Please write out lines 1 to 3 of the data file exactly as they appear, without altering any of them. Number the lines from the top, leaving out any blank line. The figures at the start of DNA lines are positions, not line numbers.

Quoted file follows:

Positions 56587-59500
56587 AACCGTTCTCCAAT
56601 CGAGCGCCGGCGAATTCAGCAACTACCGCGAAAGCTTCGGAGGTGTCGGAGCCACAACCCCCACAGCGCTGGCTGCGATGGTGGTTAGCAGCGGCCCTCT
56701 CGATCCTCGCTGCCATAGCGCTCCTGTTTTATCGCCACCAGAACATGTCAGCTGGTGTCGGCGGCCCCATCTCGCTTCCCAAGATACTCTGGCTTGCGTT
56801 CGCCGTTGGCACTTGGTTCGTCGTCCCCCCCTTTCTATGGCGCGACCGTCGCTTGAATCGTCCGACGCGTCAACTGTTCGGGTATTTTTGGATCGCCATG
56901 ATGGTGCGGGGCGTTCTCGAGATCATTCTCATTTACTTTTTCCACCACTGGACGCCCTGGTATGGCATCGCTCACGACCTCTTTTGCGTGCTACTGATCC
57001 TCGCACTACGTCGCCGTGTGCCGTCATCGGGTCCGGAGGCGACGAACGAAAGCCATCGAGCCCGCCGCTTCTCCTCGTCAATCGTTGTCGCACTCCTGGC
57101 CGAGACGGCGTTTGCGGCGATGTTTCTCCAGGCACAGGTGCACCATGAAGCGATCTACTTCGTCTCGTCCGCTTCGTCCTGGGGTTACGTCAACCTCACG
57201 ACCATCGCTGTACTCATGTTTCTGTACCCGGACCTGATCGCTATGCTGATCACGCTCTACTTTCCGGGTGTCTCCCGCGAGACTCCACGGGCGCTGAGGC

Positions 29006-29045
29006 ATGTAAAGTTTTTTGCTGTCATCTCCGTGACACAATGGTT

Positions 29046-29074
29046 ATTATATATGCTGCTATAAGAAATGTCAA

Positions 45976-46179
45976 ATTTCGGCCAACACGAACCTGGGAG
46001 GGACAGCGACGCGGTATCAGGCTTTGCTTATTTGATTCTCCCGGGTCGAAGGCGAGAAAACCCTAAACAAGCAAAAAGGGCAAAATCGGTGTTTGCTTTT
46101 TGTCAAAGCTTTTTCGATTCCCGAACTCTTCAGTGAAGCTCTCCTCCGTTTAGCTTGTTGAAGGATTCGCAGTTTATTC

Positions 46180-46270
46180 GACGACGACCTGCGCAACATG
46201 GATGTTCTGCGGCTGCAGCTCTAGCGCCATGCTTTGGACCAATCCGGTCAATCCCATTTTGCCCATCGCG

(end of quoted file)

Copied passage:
Positions 56587-59500
56587 AACCGTTCTCCAAT
56601 CGAGCGCCGGCGAATTCAGCAACTACCGCGAAAGCTTCGGAGGTGTCGGAGCCACAACCCCCACAGCGCTGGCTGCGATGGTGGTTAGCAGCGGCCCTCT